Some have taken Samuel’s description of a king in 1 Samuel 8 to be a recipe for government — Martin Luther did, as did James VI/II — but that appears to be a warning to Israel of what they are bringing upon themselves by failing to trust God and demanding regular government rather than a recipe for how a king should act.

    What scripture doesn’t appear to believe in is democracy. Or representative government. Certainly not popular sovereignty. If anything, scripture tells the story of a people who are frequently subject to government that is not their own, in which they have no say, far more than they govern themselves. That’s the forgotten context of Jeremiah 29 (“seek the welfare of the city where I have sent you into exile”), the restoration at the end of Chronicles (“Thus says Cyrus king of Persia, The Lord, the God of heaven, has given me all the kingdoms of the earth…”), and Romans 13 (“Let every person be subject to the governing authorities. For there is no authority except from God, and those that exist have been instituted by God.”) — a community of people conquered, occupied, scattered, and ruled not just by foreigners but by enemies.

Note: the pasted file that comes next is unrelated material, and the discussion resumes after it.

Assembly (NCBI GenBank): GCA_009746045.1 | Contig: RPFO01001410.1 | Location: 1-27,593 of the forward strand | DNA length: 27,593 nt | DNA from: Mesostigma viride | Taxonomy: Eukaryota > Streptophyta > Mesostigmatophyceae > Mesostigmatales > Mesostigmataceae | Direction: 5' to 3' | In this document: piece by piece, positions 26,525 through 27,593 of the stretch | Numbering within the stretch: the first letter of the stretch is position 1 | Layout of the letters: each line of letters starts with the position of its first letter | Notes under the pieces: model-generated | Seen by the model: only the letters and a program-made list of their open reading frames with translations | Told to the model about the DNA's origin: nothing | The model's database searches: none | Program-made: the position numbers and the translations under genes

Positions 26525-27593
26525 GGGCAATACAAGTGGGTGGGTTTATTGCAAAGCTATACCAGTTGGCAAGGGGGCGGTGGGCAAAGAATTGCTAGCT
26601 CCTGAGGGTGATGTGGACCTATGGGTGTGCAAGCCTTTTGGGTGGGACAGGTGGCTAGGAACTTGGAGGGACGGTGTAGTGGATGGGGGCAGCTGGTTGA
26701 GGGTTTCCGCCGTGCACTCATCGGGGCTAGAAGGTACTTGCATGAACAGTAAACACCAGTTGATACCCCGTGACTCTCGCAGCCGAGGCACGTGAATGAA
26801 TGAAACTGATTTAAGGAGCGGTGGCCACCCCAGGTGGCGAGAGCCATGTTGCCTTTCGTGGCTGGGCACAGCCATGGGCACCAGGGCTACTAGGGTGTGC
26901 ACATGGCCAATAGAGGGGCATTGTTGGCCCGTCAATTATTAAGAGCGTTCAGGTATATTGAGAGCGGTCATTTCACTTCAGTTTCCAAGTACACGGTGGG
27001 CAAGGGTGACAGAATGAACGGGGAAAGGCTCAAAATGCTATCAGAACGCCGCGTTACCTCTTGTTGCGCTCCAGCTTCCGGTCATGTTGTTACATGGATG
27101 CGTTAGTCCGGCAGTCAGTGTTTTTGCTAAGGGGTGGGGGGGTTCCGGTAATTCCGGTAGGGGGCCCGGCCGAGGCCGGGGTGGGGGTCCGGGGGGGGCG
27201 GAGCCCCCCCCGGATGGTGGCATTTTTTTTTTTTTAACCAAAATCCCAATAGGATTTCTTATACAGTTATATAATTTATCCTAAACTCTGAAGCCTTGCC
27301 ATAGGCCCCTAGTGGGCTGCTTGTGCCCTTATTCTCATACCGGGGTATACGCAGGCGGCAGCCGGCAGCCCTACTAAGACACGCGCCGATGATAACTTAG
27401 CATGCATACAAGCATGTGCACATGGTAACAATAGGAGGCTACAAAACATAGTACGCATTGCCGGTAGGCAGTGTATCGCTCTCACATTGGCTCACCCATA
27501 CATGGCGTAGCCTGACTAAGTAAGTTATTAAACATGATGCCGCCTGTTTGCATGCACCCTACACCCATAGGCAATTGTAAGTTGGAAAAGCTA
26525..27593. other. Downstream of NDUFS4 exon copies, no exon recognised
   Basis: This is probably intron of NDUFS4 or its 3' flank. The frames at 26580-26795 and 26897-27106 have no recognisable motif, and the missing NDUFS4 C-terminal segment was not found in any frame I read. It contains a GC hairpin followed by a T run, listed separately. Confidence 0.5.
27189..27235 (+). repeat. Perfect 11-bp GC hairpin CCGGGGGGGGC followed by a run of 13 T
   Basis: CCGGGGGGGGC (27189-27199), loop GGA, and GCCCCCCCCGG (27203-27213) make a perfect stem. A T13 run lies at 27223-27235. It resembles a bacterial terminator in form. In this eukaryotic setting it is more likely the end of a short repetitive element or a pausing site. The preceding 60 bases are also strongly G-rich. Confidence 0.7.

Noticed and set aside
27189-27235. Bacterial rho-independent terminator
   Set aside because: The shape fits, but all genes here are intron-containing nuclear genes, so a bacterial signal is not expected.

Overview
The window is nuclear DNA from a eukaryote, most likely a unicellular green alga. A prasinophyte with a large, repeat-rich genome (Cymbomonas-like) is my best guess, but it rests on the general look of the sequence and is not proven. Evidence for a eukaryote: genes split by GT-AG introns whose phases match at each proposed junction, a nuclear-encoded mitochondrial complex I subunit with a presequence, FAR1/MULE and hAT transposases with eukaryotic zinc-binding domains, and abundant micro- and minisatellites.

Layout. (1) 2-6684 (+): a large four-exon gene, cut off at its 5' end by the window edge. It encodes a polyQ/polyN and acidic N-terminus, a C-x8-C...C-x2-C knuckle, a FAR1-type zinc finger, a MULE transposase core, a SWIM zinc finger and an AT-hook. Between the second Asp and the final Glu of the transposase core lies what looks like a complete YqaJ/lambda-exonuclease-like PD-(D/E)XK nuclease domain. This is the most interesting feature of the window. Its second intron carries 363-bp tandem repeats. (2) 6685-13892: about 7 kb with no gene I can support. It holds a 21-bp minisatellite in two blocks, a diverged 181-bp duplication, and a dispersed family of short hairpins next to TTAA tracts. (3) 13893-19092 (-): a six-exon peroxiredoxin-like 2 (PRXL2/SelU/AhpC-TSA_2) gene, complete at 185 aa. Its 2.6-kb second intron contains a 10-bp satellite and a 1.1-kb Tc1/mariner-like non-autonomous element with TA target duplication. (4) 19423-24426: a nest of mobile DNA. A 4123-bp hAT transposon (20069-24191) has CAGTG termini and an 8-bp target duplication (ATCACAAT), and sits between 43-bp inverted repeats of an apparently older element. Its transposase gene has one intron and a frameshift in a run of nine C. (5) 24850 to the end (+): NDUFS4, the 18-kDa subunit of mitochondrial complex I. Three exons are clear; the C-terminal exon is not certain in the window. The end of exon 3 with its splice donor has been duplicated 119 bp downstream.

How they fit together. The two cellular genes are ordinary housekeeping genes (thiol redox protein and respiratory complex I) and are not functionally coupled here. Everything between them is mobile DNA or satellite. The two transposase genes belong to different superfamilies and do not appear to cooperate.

The Sermon on the Mount which Jeffress says has no governing value (and to be fair, Martin Luther said it had no governing value either), is actually a set of instructions on how to trust God, have hope, and live under brutal exile — to know that your enemies have not won even as they appear to have all the power in the world — and not merely a guide to good behavior. Whether government should forgive or not is only important when Christians govern, and that does not appear to be a New Testament expectation.

    Christians are expected to love and forgive their enemies. Because there is no New Testament expectation (or even an Old Testament one, for that matter) that Christians will defeat, conquer, and kill those enemies. They are God’s alone to deal with.